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IHS Markit’s data showed that Germany, France, and Italy output growth increased.
IHS Markit’s data showed that Germany, France, and Italy output growth increased.

Eurozone Activity Continues to Expand

Eurozone Activity Continues to Expand

The eurozone’s economic activity in the manufacturing and the services sectors, measured by IHS Markit showed that the activity expanded less than initially estimated. However, the overall activity was seen to be in a state of expansion in the first three consecutive months of the year.

Last week, IHS Markit’s data showed that the Eurozone’s composite Purchase Managers’ Index for the region, which is based on a survey of 5,000 companies, was seen at 56.4 in March, which was a modest increase of 0.4 points from February. It was also the highest level achieved in nearly 6-years, FXStreet reported.

A reading above 50.0 indicated an increase in activity in the Purchase Managers’ Index. Still, the final figure was a bit soft, as economists were expecting to see a print of 56.7 as anticipated based on the flash PMI readings. On the positive side, the data showed that the average measure for the first quarter was at the highest level since the first quarter of 2011. This was around the time when the eurozone economy was seen slowing down due to the sovereign debt crisis.

The first quarter composite data showed that it was consistent with the rise in the gross domestic product, which is expected to be at 0.6%, which is considered to be a slight improvement from the 0.4% GDP growth rate registered at the end of 2016, while also marking the strongest three month increase in GDP activity since two years.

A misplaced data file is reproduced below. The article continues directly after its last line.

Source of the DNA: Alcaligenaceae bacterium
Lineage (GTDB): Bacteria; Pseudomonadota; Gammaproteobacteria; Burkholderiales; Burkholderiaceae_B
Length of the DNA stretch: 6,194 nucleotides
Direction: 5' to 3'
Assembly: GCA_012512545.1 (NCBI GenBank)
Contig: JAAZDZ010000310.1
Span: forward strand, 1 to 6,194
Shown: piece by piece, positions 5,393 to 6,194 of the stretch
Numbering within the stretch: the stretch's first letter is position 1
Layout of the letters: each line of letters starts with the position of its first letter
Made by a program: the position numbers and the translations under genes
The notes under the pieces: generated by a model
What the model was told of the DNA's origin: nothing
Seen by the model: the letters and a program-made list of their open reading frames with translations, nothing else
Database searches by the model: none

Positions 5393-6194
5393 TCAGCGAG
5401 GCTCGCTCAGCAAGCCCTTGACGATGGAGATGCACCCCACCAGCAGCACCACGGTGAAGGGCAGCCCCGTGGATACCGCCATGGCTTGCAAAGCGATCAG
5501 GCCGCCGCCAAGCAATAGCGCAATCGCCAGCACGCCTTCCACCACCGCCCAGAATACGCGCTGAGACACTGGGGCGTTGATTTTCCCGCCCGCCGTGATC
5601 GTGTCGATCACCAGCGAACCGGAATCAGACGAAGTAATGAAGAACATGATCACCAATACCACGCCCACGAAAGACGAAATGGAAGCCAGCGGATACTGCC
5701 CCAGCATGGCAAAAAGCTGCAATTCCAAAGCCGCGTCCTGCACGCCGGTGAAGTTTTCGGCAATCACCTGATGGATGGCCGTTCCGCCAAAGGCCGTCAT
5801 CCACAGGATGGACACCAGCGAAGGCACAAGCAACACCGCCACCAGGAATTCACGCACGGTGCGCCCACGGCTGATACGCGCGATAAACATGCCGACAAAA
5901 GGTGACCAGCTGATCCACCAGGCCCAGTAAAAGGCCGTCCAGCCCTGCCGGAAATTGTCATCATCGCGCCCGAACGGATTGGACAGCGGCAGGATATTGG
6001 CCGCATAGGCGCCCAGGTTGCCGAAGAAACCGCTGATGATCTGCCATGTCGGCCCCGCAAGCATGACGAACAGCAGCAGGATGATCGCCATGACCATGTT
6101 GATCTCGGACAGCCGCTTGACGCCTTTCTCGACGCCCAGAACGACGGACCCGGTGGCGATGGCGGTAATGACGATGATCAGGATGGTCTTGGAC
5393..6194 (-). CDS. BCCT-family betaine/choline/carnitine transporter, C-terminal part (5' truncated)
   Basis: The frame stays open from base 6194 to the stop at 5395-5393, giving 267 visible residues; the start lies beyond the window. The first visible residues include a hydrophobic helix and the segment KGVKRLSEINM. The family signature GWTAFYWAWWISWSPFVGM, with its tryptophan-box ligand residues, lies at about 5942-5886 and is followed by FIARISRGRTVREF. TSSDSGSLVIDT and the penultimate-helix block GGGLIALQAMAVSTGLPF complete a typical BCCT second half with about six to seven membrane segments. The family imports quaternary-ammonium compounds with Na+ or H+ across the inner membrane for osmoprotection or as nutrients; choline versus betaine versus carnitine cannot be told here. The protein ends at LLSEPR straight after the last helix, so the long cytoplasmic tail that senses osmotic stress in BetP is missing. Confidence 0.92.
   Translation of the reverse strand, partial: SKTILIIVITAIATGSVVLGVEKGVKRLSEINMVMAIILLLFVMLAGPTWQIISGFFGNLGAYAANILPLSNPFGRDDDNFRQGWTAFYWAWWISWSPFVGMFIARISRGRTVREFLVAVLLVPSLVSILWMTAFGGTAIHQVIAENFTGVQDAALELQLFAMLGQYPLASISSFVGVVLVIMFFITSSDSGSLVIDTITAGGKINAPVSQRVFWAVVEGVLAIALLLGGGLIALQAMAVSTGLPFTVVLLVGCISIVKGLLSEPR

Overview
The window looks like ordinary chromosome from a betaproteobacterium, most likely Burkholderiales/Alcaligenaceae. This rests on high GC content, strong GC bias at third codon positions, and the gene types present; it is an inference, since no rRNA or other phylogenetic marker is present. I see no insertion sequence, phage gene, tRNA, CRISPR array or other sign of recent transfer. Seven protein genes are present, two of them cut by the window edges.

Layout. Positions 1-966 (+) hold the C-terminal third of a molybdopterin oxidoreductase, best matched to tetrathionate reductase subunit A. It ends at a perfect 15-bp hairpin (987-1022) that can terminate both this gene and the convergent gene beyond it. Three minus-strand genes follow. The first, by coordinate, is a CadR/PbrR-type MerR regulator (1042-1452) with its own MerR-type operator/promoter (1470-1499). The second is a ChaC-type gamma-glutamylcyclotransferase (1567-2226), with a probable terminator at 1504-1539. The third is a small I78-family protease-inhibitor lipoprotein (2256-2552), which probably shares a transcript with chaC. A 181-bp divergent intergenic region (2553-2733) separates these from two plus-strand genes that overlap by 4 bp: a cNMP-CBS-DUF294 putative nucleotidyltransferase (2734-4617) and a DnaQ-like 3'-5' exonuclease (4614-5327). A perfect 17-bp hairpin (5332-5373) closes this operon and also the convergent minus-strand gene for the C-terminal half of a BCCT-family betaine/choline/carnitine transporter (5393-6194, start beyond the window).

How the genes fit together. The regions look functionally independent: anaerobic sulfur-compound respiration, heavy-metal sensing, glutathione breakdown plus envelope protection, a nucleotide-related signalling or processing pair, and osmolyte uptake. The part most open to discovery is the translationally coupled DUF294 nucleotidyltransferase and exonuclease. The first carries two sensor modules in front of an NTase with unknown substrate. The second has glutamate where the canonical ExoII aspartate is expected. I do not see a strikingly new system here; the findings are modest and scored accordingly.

Based on the surveys, it was evident that Germany continued to lead the way as the nation’s economy activity continues to accelerate. The average PMI for the quarter had indicated a 0.6% increase in economic activity, while the French PMI had also indicated a similar rate of growth. Interestingly, in the first quarter of the year, Italy’s PMI numbers also showed a pickup, long considered to be one of the laggards of economic growth in the region.

The sub-component data pointed to the optimistic picture that growth might be able to be sustained in the coming months. The new orders showed an increase at the fastest rate since April 2011. The new orders data reflected an increased level of confidence in the durability and recovery of the economy as businesses in the survey noted that additional hiring of workers increased at the fastest pace, last seen before the start of the global financial crisis.

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